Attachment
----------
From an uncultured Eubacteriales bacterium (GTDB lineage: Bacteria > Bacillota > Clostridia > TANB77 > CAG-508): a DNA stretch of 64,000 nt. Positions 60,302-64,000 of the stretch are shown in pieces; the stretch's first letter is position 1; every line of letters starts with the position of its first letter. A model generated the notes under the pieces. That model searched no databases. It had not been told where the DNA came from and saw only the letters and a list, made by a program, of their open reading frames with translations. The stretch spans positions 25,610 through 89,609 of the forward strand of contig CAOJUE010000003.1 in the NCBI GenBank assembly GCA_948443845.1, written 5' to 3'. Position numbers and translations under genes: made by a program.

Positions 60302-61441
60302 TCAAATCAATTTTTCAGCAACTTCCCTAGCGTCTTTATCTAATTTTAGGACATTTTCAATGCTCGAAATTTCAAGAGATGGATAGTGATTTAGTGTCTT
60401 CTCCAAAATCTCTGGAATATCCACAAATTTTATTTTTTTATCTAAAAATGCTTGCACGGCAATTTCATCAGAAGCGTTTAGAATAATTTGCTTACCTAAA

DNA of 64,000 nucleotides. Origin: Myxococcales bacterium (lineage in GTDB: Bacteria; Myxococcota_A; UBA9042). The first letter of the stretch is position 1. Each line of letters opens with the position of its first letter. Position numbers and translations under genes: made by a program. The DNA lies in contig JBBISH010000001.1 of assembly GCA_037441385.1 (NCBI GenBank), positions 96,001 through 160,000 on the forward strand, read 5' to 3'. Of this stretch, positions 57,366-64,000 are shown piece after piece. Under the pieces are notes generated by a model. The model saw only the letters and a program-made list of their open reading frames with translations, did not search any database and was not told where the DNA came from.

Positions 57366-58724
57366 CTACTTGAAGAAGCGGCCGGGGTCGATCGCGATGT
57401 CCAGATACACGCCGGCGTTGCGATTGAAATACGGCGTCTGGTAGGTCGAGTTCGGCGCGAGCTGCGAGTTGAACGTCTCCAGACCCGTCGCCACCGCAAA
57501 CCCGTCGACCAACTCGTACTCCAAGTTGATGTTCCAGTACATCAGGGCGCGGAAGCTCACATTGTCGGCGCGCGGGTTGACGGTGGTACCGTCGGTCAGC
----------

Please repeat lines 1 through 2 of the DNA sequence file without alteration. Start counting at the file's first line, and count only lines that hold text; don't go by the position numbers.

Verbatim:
From an uncultured Eubacteriales bacterium (GTDB lineage: Bacteria > Bacillota > Clostridia > TANB77 > CAG-508): a DNA stretch of 64,000 nt. Positions 60,302-64,000 of the stretch are shown in pieces; the stretch's first letter is position 1; every line of letters starts with the position of its first letter. A model generated the notes under the pieces. That model searched no databases. It had not been told where the DNA came from and saw only the letters and a list, made by a program, of their open reading frames with translations. The stretch spans positions 25,610 through 89,609 of the forward strand of contig CAOJUE010000003.1 in the NCBI GenBank assembly GCA_948443845.1, written 5' to 3'. Position numbers and translations under genes: made by a program.

Positions 60302-61441